Taylor Swift, Scooter Braun and the power of the unfollow

Taylor Swift, LGBQT equality act

Whether you’re the leader of the free world or a reality TV star (or both), it appears no one is above the power of this simple and subtle move. (Photo: Taylor Swift/ Instagram)

Mariah Smith

Taylor Swift has more than 119 million followers on Instagram. Scooter Braun, who manages Justin Bieber, Ariana Grande and Demi Lovato, has just over three million. That number appears to be dropping.

It all started on Sunday morning, when Braun’s company, Ithaca Holdings, announced that it had acquired the Big Machine Label Group, which Swift left in 2018 and with which she released her first six albums, for $300 million, according to The Wall Street Journal. In so doing, Braun became the owner of the masters to Swift’s catalogue — everything leading up to the singles from her forthcoming album, “Lover.”

Swift responded to the news on Tumblr, where she has in recent years cultivated a supportive following of Swifties. “This is my worst case scenario,” she wrote of the Big Machine sale. “This is what happens when you sign a deal at fifteen to someone for whom the term ‘loyalty’ is clearly just a contractual concept. And when that man says ‘Music has value’, he means its value is beholden to men who had no part in creating it.”

By Sunday evening, the hashtag #WeStandWithTaylor was trending on Twitter, and fans showed their solidarity by unfollowing Braun on Instagram. Grande posted an Instagram Story congratulating Braun on the deal, then deleted it, which some have read as covert support for Swift.

LaQuishe “Q” Wright, a celebrity social media strategist, said that a follow or unfollow can allow a public figure to “create a line in the sand, uncouple from a friend or spouse, or announce a rift or a split, instead of providing a formal press release.”

As some used unfollows to show solidarity for Swift, others posted in support of Braun, including Bieber and Lovato. “I have dealt with bad people in the industry and Scooter is not one of them,” she wrote in an Instagram Story, citing “loyalty” as one of her core values.

Loyalty is often at the heart of these feuds. In May, two beauty bloggers engaged in an online dispute that led to one of them losing some three million subscribers on YouTube. And when “Keeping Up With the Kardashians” addressed the Jordyn Woods scandal (which came with its own follower drama), some of the sisters discussed Woods’ “loyalty” to their family.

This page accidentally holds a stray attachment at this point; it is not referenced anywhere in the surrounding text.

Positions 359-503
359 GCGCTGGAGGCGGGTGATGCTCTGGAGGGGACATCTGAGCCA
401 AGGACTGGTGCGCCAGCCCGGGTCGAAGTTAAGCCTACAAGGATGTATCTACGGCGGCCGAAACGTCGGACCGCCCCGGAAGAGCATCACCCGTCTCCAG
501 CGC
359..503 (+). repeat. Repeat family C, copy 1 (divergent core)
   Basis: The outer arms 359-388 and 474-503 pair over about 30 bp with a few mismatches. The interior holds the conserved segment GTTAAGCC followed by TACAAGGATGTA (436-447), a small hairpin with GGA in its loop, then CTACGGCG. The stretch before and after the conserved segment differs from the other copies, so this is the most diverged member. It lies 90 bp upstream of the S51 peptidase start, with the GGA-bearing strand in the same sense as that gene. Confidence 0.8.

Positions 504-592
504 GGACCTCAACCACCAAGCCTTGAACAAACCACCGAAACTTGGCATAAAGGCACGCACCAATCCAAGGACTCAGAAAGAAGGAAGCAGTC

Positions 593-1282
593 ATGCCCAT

Some boldface names have stayed out of the follow-tracking fray by following only a select few. Julia Roberts follows a conservative 31 accounts. Selena Gomez follows 61, and Swift is one of them; Lovato isn’t. Swift doesn’t follow anyone, and the same goes for Beyoncé.

These relationships are so closely tracked that Andy Cohen, the Bravo producer, felt the need to go on the record to clarify that he does not follow any of the “Housewives” on Instagram after someone noticed that NeNe Leakes, of “The Real Housewives of Atlanta,” wasn’t following her boss or her castmates. Leakes corroborated Cohen’s statement, stating that she doesn’t follow him on Instagram because he doesn’t follow her. An eye for an eye, a follow for a follow.

This behaviour goes beyond the celebrity gossip world and can be observed across social networks. The Twitter account Trump Alert tracks every follow, unfollow and like that comes from the first family on the platform. In October 2018, the account reported that President Donald Trump unfollowed his former lawyer Michael Cohen on Twitter, indicating that their relationship would continue to deteriorate. After Ann Coulter had some critical words about progress on the border wall, she was cut from the list, too.

Whether you’re the leader of the free world or a reality TV star (or both), it appears no one is above the power of this simple and subtle move. You don’t feel like texting your publicist to announce your split? Unfollow your ex! Want to get ahead of a story about your disloyal sibling? Simply unfollow, then post an inspirational message. When your entire life is scrutinized, sometimes it’s easiest to settle a score without a single word.

[“source=indianexpress”]